Many Older Adults Don't Protect Their Skin from the Sun

What to know

Less than half of older adults protect their skin from the sun when outside for an hour or more. This may raise their risk of getting skin cancer.


Photo of a woman sitting under an umbrella on the beach applying sunscreen
Even at older ages, sun protection can help prevent sunburn and lower skin cancer risk.

Each year in the United States, more than 5 million people are treated for skin cancer at a cost of about $8.1 billion. Most cases of skin cancer are found in people older than 65 years of age, but little attention has been given to ways to reduce skin cancer risk among people in this age group. Because older adults are living longer, the need for public health efforts to promote life-long skin health is more critical than ever.

A major risk factor for most skin cancers is too much exposure to the sun's ultraviolet (UV) rays. Making sun protection an everyday habit can help prevent sunburns and lower a person's chances of getting skin cancer.

In a study, CDC researchers used responses to questions in the 2015 National Health Interview Survey to find out how often older adults in the United States do each the following when outside in the sun.

  • Stay in the shade.
  • Use sunscreen.
  • Wear a wide-brimmed hat.
  • Wear clothing to the ankles.
  • Wear a long-sleeved shirt.

Survey participants were asked how often they used each kind of sun protection when spending at least 1 hour outdoors on a warm, sunny day. Participants were also asked how many times they had been sunburned in the past 12 months.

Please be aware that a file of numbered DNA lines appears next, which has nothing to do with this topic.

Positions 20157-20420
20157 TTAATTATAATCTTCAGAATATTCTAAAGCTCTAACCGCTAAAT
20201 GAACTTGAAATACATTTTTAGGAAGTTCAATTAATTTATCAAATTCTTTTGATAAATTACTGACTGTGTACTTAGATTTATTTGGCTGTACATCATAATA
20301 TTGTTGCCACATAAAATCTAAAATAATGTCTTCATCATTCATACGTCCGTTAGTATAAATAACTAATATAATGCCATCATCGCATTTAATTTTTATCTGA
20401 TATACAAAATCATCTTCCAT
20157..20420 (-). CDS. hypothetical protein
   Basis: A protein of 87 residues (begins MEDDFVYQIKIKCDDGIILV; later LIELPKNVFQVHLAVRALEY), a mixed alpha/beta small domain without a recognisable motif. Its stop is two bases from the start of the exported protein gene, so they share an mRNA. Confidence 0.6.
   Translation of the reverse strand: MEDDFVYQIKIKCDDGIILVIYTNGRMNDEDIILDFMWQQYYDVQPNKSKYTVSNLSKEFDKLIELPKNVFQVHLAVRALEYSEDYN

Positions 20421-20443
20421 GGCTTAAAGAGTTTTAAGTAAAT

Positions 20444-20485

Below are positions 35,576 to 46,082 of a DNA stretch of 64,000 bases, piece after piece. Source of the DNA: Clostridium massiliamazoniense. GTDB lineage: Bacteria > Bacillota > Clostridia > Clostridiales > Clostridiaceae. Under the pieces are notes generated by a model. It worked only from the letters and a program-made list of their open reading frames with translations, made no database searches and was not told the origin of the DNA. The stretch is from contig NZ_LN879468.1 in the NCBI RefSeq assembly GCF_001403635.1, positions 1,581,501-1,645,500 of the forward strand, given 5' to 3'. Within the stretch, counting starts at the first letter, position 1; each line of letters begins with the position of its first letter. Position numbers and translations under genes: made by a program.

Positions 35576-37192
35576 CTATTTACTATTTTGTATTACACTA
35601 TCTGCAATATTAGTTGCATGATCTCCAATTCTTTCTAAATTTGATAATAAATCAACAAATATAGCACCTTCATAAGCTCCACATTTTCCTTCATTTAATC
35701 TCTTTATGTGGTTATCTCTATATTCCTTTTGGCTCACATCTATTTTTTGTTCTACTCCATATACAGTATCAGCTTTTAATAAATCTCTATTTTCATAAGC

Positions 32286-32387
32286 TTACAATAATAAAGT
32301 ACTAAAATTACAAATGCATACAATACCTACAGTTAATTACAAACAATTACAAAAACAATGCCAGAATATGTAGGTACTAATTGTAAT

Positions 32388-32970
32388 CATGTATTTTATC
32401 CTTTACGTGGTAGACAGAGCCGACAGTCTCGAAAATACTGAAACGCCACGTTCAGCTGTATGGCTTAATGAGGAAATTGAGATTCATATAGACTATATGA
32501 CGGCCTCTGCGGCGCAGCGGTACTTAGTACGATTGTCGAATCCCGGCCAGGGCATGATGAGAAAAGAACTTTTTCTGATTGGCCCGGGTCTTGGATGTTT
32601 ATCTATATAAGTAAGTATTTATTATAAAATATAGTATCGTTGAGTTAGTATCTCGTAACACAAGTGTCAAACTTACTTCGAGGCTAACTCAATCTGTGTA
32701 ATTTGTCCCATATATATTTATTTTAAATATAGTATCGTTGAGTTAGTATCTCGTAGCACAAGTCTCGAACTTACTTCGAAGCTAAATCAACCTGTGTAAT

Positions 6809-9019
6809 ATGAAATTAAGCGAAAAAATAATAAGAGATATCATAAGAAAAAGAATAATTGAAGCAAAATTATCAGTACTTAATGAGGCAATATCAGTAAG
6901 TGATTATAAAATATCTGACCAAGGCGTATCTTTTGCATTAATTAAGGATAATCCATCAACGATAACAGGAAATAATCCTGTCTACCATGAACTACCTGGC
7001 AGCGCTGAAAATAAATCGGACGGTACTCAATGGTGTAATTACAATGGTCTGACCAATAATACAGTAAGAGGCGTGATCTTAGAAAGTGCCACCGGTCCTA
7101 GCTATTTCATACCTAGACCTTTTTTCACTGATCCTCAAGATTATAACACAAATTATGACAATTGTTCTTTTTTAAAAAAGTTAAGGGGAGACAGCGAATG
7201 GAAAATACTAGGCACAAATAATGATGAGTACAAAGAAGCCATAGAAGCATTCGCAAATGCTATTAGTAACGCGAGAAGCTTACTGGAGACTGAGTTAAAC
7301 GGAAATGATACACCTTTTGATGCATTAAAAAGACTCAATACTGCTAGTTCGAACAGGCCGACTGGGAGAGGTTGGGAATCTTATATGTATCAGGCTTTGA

Additionally, participants were asked how their skin reacts to sun exposure. Participants were considered "sun-sensitive" if they said their skin would get sunburned after being in the sun for an hour without sun protection.

Key findings

  • Only about 15% of older adults and 8% of sun-sensitive older adults regularly used all 5 kinds of sun protection.
  • The most popular kinds of sun protection among older men were wearing clothing to the ankles, such as pants (44%) and staying in the shade (37%).
  • The most popular kinds of sun protection among older women were staying in the shade (47%) and using sunscreen (32%).
  • Nearly 18% of older adults and 15% of sun-sensitive older adults said they didn't use any kind of sun protection regularly.
  • More than 1 in 10 older adults (13%) had been sunburned in the past year, and sunburn was nearly twice as high among sun-sensitive older adults (20%).
  • Although sunburn was most often reported among non-Hispanic White older adults, sunburn was reported among all racial and ethnic groups in the study, including Black and Hispanic older adults.

Why this matters

People who reach the age of 65 can expect to live, on average, 2 more decades. This means that efforts to improve the use of sun protection and reduce sunburn among older adults would likely help to reduce skin cancer risk in later decades of life. More research can help us to understand the best ways to promote and support sun safety among older adults. Communities can continue making sun protection options easily accessible to older adults by increasing shade in outdoor public spaces.

Data citation

Holman DM, Ding H, Freeman M, Shoemaker ML. Association between sun protection behaviors and sunburn among U.S. older adults. Gerontologist. 2019;59(suppl 1):S17–S27.